By the seventeenth century, the Spanish court had developed a well-established practice of gift-giving to foreign representatives. The richness and variety of such gifts pretended to foster the hegemonic and prestigious image of the Catholic king. However, those agents not pertaining to the medieval framework of Christendom posed several challenges: how to compare and commensurate their rank and dignity with European examples? How to adapt (and to what extent) the local system to quite different tastes and cultural backgrounds?
A crucial asset for cross-cultural communication during the early modern period, diplomatic gifts have been traditionally associated with courtly diplomacy and peaceful encounters. However, recent scholarship on this topic has emphasized how gifts can reveal bitter political rivalries and asymmetries of power. Building on this line of inquiry, this article explores the complex roles of gifts in the dynamics of cross-cultural violence on the frontiers of the Iberian empires in Southeast Asia. Through the examination of a wide array of sources, I aim to show how gift-giving turned into one of the multiple factors fueling the violent conflict between Moluccan sultans and Iberian authorities in the region between 1575 and 1606.
This article examines the role of gift exchanges in political relations between the East India Company and the Mughal imperial administration. Focusing on the period 1670–1720, it discusses the items selected for presentation, the occasions at which they changed hands, and the hierarchical relationships expressed and acknowledged through these transactions. It argues that in exchanges both with the central court and with provincial authorities, transfers of valuables in cash and kind between English and Indian actors were embedded in a wider imperial discourse regarding sovereignty and service. By acknowledging the continuum running from courtly engagements to everyday political interactions at local sites of power, a notion of Company diplomacy comes into view that straddled the boundaries between inter-polity relations and intra-imperial solicitation. As such, the case study invites us to rethink our notion of diplomacy as it pertained to relations between the English Company and Mughal state.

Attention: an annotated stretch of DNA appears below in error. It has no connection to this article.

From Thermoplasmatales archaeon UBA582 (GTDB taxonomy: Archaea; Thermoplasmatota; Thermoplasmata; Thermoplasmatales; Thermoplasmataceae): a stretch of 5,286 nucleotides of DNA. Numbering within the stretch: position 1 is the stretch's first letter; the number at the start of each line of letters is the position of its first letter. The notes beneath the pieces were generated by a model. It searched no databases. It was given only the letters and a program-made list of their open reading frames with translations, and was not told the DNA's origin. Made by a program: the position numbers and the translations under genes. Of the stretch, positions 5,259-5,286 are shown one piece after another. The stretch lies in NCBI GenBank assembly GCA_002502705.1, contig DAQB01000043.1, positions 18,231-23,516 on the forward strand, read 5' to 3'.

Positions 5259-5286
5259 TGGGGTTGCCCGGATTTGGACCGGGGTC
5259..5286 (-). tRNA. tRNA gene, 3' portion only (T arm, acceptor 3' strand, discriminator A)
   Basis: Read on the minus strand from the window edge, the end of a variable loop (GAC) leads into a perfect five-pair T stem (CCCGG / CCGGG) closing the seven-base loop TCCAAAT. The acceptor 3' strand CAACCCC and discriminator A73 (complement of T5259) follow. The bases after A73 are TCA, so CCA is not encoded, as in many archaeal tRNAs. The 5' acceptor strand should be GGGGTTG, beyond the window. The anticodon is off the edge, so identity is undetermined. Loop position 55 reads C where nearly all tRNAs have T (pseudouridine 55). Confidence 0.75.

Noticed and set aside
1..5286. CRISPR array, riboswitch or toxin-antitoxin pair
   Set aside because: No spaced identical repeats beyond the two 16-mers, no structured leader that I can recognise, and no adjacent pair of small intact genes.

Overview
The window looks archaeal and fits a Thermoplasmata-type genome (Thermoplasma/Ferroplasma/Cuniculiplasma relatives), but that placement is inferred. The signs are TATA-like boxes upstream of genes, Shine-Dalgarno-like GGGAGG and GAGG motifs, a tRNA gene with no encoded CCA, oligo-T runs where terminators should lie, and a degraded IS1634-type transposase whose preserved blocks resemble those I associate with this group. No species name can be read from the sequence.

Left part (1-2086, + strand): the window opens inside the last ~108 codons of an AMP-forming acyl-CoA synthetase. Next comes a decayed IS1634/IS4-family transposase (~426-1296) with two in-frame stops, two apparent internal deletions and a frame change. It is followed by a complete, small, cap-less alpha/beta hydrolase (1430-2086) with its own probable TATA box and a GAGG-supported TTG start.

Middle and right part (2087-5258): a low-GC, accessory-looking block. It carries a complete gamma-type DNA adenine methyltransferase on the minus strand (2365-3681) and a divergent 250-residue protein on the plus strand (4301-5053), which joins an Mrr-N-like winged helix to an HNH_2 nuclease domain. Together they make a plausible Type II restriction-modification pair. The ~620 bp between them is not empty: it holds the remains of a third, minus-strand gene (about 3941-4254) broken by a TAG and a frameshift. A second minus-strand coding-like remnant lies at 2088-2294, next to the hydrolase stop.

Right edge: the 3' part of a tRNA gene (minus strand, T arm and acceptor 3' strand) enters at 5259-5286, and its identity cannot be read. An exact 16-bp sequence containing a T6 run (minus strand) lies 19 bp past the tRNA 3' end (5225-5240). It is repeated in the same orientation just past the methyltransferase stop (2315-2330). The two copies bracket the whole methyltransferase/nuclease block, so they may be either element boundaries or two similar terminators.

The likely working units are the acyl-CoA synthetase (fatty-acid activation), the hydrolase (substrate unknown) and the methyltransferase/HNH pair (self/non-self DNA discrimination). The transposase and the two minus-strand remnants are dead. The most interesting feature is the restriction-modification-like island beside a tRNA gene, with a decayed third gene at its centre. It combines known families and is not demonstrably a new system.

Gifts and tribute have become a mainstay of scholarship on early modern diplomacy, particularly in studies of intercultural contacts. While New Diplomatic History has shown that a much wider and more global range of actors participated in shaping diplomatic contacts than was traditionally assumed, we still remain some distance removed from a truly global account of the interactive development of diplomatic norms and practices. This introduction situates the contributions in the special issue on “Gifts and Tribute in Early Modern Diplomacy: Afro-Eurasian Perspectives” within a survey of recent literature. It suggests that future scholarship on early modern diplomacy ought to focus on the ways in which global entanglements affected the structures, norms, and practices of inter-polity relations on a global scale. To achieve such an integrated account, future research will need to draw on an expanded range of voices, languages, concepts, and sources, as well as more concerted scholarly collaborations.